With this question we return to the issue of putting warning lights on a private vehicle.  Before I turn to the question or to the letter of the law, I can safely predict that the answer is ‘no you can’t put warning flashing lights on your private car’.   Warning lights are not fitted by the ambulance services, police and fire brigades just because they think they are a good idea.  They are fitted in accordance with authority granted by law because they have legal meaning and implications for all drivers.   It follows that such lights can only be fitted in accordance with the law and it will never be the case that individuals can elect to fit them and then give themselves legal authority they don’t have.

The question

So now to the question, this time from WA.  My correspondent is

… in a team leadership capacity at my local SES unit in Western Australia. Occasionally I am required to attend reconnaissance assessments of houses before determining whether or not a team needs to be called out.  This requires the use of personal vehicles to be driven from a home location to the location of an incident. Quite often the position of the vehicle may be in a dangerous location and it is common for people in this situation to display RED flashing warning lights while parked, to warn other drivers of the incident and vehicle parked at the location. My question is regarding the legality of these red flashing lights displayed in personal vehicles, with regard to Western Australian vehicle and traffic legislation. The following information may be relevant:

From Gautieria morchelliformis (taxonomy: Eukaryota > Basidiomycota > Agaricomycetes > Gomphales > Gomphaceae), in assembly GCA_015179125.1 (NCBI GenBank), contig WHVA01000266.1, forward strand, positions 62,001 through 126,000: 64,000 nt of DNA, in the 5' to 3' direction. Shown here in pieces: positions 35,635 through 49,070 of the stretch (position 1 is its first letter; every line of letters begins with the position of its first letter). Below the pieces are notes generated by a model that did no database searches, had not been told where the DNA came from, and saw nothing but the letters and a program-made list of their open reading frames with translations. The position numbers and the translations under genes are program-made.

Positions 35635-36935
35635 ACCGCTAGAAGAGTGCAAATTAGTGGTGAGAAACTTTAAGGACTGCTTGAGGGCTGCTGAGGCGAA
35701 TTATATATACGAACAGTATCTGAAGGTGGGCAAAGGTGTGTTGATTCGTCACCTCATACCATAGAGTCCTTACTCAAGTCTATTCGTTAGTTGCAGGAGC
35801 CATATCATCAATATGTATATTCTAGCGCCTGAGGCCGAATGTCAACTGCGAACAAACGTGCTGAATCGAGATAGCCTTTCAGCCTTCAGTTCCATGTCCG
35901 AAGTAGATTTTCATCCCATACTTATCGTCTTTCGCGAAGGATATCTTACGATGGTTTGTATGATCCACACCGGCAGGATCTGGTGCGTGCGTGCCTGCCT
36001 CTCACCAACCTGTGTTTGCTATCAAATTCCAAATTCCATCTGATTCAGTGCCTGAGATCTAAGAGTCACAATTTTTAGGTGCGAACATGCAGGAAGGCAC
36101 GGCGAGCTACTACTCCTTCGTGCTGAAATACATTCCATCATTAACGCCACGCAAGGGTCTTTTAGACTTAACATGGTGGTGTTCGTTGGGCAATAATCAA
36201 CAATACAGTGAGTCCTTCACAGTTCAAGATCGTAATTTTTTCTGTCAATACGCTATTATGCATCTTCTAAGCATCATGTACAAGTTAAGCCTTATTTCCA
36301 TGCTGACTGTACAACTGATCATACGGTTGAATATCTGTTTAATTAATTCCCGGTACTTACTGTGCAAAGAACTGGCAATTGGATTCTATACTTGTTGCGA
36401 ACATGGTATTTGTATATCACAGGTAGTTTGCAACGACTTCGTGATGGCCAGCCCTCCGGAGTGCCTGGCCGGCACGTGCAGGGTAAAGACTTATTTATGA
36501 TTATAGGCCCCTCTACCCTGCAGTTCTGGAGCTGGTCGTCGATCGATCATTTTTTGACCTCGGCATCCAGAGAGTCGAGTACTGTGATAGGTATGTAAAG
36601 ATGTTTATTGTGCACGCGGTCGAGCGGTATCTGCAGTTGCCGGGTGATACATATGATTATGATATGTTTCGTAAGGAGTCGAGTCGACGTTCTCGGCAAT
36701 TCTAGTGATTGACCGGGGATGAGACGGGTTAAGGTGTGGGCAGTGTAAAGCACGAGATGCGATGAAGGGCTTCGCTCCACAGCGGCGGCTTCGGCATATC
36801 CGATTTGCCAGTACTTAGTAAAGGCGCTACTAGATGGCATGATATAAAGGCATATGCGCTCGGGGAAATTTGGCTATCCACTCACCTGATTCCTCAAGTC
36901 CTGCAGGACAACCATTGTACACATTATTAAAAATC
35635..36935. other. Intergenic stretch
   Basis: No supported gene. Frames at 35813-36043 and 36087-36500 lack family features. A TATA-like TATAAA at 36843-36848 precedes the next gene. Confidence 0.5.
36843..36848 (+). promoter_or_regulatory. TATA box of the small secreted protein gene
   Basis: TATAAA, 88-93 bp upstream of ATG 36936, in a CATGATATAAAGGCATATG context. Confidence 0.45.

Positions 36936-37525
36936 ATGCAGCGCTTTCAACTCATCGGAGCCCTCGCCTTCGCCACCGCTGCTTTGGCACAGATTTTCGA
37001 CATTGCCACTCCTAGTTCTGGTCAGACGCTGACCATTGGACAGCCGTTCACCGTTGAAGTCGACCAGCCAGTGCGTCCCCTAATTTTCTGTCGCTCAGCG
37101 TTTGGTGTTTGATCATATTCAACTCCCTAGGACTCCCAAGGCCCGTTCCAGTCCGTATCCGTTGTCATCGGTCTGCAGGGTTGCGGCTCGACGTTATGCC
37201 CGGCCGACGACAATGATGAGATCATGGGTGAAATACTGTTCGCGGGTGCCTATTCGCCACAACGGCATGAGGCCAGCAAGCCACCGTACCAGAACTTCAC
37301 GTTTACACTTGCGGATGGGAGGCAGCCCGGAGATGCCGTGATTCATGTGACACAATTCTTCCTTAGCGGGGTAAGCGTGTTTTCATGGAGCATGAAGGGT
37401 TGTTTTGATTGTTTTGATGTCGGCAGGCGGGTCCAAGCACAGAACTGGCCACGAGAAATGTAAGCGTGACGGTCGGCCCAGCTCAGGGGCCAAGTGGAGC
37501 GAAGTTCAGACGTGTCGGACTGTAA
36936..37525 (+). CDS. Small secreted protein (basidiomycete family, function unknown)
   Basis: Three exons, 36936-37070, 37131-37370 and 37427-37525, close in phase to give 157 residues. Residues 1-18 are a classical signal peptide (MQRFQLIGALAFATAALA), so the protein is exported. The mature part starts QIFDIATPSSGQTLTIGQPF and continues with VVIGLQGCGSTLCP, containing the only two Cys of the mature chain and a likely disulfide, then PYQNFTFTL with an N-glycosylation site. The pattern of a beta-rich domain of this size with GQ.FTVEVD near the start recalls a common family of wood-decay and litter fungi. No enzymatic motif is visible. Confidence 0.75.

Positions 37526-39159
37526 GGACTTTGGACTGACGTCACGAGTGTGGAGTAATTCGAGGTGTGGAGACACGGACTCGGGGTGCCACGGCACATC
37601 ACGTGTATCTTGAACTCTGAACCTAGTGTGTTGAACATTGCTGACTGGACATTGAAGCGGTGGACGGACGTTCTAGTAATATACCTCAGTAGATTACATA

(1) The SES official response vehicles do not have sirens and use RED ONLY beacons, only to be powered should the vehicle be an obstruction at a roadway and going under 20 kilometers per hour.

(2) There is a provision for personal vehicles to be used under the Department of Fire and Emergency Services insurance policy. SES member personal vehicles are covered for property damage travelling to and from the unit operationally or otherwise and for member’s private vehicles used for and at an incident (with prior approval from the appropriate officer)

What is the legality of a private member’s SES vehicle to display red flashing lights operationally, and should it be illegal, what are the relevant penalties?

The relevant rules are contained in the Road Traffic (Vehicles) Regulations 2014 (WA).   Rule 327(2) says, amongst other things, ‘a vehicle must not display — (a) a light that flashes…’ unless the vehicle is an exempt vehicle and the CEO has approved the use of the particular flashing light (r 327(3)).

(The CEO ‘the chief executive officer of the department of the Public Service principally assisting in the administration of this Act’ (Road Traffic (Administration) Act 2008 (WA) s 4).  The relevant department is the Department of Transport (‘Acts with Administering Portfolios and Public Sector Agencies, Last updated: 21 August 2015’) so the approval has to come from the CEO of the Department of Transport).